As the Maryland football program gradually rises from the doldrums of the Big Ten, Taulia Tagovailoa, more than any other player, has fueled those leaps of progress. To succeed, the Terrapins need their quarterback. But the day before this matchup against Michigan State, Tagovailoa “was not necessarily all the way there,” said his coach, Michael Locksley.
Tagovailoa had far more pressing thoughts swirling through his mind.
He had just watched his older brother, Tua, suffer a frightening concussion in an NFL game Thursday night. Eventually, amid a whirlwind 48 hours for the younger quarterback, Taulia talked to Tua via FaceTime. Locksley recalled Tua telling his brother: “Hey, I’m fine, man. Go play. I’m looking forward to seeing you go play and win a game.” After dinner Friday night, Locksley started to notice Taulia’s usual energy return. And then Saturday, Tagovailoa led the Terps to a 27-13 win over the Spartans the way he often has — with poise and productivity.
By the numbers, Saturday’s game at newly renamed SECU Stadium wasn’t Tagovailoa’s best outing. But the circumstances and mental toll of the past two days made it one of his most impressive performances with the Terrapins.
“I’ll take my hat off to that kid,” said Locksley, who also coached Tua at Alabama and has a strong relationship with the Tagovailoa family. “You guys have no idea what the last 24 to 48 hours has been like for him. … Obviously the injury to his brother was heavy on his mind. We did a good job of surrounding him [with support].”
Tagovailoa picked apart a struggling Michigan State secondary at a time when his team needed to respond from its first loss of the season last week at Michigan, a defeat that included him suffering minor rib and knee injuries. Wet conditions could have threatened Maryland’s prolific passing game, but Tagovailoa was unfazed.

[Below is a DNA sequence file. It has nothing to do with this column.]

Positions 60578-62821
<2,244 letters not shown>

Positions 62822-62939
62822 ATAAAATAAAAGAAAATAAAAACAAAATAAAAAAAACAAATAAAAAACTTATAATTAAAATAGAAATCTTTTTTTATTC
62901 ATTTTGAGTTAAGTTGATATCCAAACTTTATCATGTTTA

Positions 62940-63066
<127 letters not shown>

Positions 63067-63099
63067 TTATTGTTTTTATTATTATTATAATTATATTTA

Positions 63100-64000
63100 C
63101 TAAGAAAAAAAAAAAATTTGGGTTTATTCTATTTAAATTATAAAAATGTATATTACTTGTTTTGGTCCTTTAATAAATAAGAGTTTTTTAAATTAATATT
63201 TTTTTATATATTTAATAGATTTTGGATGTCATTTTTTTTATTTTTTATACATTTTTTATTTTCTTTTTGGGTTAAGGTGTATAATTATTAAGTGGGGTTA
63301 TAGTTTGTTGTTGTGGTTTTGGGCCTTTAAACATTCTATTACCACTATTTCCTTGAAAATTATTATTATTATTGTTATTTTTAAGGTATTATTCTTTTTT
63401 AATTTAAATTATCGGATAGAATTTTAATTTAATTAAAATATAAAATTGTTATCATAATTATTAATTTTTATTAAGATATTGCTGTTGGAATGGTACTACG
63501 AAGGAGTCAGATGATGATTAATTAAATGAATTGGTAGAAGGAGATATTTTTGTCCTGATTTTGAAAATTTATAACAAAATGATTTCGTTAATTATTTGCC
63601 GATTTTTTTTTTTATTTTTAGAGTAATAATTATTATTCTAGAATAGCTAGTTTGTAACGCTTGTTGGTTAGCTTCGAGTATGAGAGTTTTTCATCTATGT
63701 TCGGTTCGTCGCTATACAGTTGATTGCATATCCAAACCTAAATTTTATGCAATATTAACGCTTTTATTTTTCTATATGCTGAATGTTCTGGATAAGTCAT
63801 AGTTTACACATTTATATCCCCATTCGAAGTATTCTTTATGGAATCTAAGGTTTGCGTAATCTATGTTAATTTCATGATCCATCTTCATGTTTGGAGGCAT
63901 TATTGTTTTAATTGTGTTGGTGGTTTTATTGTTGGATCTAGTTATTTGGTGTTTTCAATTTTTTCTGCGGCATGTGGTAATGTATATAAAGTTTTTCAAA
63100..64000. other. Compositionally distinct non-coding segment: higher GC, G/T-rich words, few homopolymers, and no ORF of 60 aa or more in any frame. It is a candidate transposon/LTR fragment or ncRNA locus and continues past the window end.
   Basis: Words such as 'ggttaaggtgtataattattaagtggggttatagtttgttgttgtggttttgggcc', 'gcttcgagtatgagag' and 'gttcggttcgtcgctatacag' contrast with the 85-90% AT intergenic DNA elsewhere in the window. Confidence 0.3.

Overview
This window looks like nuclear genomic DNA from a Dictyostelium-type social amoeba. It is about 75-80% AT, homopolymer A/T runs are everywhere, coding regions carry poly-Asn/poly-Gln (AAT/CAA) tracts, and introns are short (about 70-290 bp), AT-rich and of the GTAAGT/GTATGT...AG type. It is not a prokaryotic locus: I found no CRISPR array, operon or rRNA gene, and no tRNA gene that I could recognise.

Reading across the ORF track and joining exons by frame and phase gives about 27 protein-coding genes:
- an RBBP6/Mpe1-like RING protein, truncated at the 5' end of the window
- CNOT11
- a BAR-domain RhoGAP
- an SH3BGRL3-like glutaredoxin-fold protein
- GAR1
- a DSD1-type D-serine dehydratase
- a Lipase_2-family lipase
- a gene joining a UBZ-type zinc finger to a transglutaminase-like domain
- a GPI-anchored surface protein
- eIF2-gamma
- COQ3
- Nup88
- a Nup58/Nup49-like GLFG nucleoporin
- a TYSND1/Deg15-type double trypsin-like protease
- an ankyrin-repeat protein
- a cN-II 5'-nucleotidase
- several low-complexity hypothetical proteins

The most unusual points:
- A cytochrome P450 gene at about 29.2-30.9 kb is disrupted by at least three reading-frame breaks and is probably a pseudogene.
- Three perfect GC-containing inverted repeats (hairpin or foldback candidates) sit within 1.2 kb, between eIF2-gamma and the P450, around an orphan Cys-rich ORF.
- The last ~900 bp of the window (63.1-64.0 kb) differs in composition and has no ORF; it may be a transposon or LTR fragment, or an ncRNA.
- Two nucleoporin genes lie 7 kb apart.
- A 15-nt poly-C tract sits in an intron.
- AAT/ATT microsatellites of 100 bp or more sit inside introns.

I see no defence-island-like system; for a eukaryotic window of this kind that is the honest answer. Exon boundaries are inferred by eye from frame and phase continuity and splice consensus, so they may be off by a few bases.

Maryland (4-1, 1-1 Big Ten) handed the Spartans their third straight loss. Tagovailoa and the Terps controlled much of the game, capitalizing on the Spartans’ lapses. Tagovailoa, who was not available to reporters after the game, finished with 314 yards on 32-for-41 passing; he had just one touchdown but no major errors.
“He was able to compartmentalize today and really focus on doing his job, and I thought the kid showed up,” Locksley said.
Tagovailoa played this game two days after his older brother, the starting quarterback for the Miami Dolphins, suffered a concussion during a game in Cincinnati and had to be taken from the field on a stretcher. The scary scene in which Tua lay frozen on the ground with his hands splayed came four days after he was evaluated for a possible head injury in Miami’s previous matchup but was allowed to return to that game and then play again Thursday.
As the NFL and the Dolphins face intense scrutiny over the quarterback’s medical care, Tua wrote in a statement that he is “feeling much better and focused on recovering so I can get back out on the field with my teammates.”
Taulia, who is very close with his older brother, learned of the injury from College Park amid his preparation for Saturday’s game.
“We’re always making sure everybody’s okay,” defensive back Tarheeb Still said. “Even if he’s hanging his head walking around the locker room a little down, we’ve still got him, and he knows we’ve got him because we’re his brothers.”